Behind the Buzz: The Basics of Blockchain, a Digital Democracy

  • iReviews
  • July 17,2017
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Blockchain is revolutionizing many industries. It is becoming more important to understand what blockchain is, how it works, and what its ramifications are. Below, we’ve simplified the concept and history behind blockchain for you.

What Is Blockchain, and Where Did It Come From?

Functionally speaking, a blockchain is a shared public digital ledger of transactions. It can record any type of value-based transaction. It is also decentralized, making it virtually hacker-proof. Because of its versatility and robustness, blockchain has transcended being only a tool for finance. Practically any industry can utilize it.


Satoshi Nakamoto first conceived and implemented blockchain as a way to record transactions of the now famous cryptocurrency, Bitcoin. Nakamoto also designed Bitcoin itself. The crazy part of this story is that nobody knows who Satoshi Nakamoto is, or if it is even just one person. Basically, in 2008, Nakamoto published a paper on the internet that described Bitcoin, and then released corresponding software and a network to trade the currency on in the following year.


Since Nakamoto first introduced blockchain to the world, it has been used in various cryptocurrencies, Ethereum (smart contracts), Namecoin (replacement for the internet’s DNS system), and renewable energy among many other things. Any centralized platform that has transactions like Amazon, Dropbox, Ebay, and PayPal could theoretically utilize blockchain. This would essentially drive down transaction costs. Blockchain has made many industries ripe for disruption. Once we examine the technical aspect of blockchain, it is easier to understand why it is spreading through numerous fields and industries. So let’s dive right in.

Where Did the Word ‘Blockchain’ Come From?

Technically speaking, a blockchain is a distributed database that maintains an evergrowing list of transaction records known as blocks. Each group of transactions creates a new block to record it. This new block contains an encrypted signature at the end of the block which also includes a timestamp and link to the preceding block. This effectively links or “chains” the blocks together and establishes an unchangeable permanent record of changes to the database.


Anyone in a peer-to-peer network utilizing blockchain can review these blocks. Each participant in the network serves as a node. Nodes act as both clients and servers. Besides taking part in transactions through the network, each node also stores a copy of the entire blockchain. No central version of the blockchain exists. No one participant can completely control a transaction or edit a block across the entire network. A transaction is only verified and recorded as a block when the majority of the network nodes agree that the transaction is valid.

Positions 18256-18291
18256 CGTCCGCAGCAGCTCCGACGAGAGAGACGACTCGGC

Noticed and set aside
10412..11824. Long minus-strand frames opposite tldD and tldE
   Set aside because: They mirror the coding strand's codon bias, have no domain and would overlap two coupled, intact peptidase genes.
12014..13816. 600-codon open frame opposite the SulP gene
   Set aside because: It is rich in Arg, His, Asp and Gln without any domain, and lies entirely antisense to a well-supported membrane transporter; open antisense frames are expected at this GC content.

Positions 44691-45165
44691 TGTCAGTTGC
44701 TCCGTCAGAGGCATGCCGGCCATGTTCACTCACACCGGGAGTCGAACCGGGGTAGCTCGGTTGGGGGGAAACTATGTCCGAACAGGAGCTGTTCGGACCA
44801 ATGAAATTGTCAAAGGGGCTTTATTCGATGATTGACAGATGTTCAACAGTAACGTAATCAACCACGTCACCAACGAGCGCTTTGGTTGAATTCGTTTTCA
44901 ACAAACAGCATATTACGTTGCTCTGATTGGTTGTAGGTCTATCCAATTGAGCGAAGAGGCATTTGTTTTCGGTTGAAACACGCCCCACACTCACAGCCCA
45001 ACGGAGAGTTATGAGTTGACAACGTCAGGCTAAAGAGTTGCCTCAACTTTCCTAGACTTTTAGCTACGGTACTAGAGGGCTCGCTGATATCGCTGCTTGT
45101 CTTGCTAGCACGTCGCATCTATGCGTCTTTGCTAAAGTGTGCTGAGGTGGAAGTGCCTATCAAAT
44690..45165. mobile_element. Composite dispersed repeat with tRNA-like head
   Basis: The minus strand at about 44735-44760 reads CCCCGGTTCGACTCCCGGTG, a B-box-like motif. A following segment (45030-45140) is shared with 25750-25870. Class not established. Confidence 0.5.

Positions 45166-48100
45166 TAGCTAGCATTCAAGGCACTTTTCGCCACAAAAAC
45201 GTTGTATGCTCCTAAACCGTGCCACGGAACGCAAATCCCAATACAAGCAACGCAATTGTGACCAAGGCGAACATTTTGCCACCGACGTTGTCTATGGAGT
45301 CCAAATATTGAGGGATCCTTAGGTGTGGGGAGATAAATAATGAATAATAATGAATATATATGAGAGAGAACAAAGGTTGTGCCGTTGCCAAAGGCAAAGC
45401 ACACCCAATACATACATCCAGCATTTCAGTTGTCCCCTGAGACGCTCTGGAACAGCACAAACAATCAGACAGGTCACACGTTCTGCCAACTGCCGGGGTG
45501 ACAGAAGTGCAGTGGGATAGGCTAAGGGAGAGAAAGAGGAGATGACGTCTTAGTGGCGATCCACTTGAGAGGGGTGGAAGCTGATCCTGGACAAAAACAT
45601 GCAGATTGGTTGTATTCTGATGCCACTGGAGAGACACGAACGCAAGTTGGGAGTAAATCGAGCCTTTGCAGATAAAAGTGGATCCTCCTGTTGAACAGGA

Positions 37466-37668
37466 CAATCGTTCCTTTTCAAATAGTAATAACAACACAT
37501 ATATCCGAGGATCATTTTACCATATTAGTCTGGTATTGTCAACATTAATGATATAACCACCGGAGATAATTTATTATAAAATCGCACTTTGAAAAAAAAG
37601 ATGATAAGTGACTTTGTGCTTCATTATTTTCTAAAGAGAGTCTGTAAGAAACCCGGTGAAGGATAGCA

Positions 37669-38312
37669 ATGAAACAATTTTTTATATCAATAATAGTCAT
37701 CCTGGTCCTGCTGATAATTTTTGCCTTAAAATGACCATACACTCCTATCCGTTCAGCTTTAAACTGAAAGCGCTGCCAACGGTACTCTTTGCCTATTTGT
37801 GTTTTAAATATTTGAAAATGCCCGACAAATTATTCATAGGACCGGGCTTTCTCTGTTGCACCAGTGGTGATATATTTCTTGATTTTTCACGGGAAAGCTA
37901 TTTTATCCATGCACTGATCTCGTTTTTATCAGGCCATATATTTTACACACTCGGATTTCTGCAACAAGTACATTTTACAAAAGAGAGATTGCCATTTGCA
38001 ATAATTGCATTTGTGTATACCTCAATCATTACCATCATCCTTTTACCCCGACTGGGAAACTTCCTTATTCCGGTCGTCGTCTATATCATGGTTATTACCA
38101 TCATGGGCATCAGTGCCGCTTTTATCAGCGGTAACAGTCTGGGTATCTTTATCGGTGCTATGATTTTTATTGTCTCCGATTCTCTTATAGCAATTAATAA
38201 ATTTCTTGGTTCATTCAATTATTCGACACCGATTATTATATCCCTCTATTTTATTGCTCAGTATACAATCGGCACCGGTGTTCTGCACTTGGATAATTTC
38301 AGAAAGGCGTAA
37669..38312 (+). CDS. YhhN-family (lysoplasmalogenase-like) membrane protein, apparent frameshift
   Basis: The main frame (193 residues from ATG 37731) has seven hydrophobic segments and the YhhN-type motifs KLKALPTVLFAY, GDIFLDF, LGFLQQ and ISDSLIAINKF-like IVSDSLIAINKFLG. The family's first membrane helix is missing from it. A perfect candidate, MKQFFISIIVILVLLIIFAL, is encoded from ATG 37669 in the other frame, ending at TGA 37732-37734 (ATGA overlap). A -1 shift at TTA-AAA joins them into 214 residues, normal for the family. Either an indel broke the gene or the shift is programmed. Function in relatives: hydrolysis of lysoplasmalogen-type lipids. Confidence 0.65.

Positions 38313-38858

Power in Numbers

An analogy to the above protocol would be like using Google Docs or Dropbox in a collaborative project. Each member has the most recent version of a file and there is no central version. In a way, each member has the master copy. While they can review this master copy, to actually make a change to it requires the approval of the majority of the group. Only then will the revision occur, which replaces the copy that each member has.


To make things harder for hackers, any retroactive alterations to a block requires revisions to any blocks after it as well as the preceding block. Of course, each of these changes would also require the approval of the network majority. Because millions of computers host a blockchain at the same time and its data is public, even if a hacker made alterations to a hundred copies of a blockchain, there could still be thousands of copies out there to verify which transactions were valid. Blockchain’s transaction protocol and decentralized nature make it virtually incorruptible.

A Digital Pocket Knife

In today’s world of constant cyber attacks and identity theft, blockchain remains a secure way to store values like financial transactions, identities, credentials, identities, and many other forms of important information. Companies are using it to track shipping logistics, improve autonomous driving, and fight fraud. Governments are using it to manage basic income pilot programs and track supplies and rations for refugees. Many think it will also serve to improve tax processes, voting in elections, and even aid in making quantum computing a reality. The technology has not yet reached its full potential, and right now, the possibilities seem endless.


Sources: BlockchainHub, Blockgeeks, Wikipedia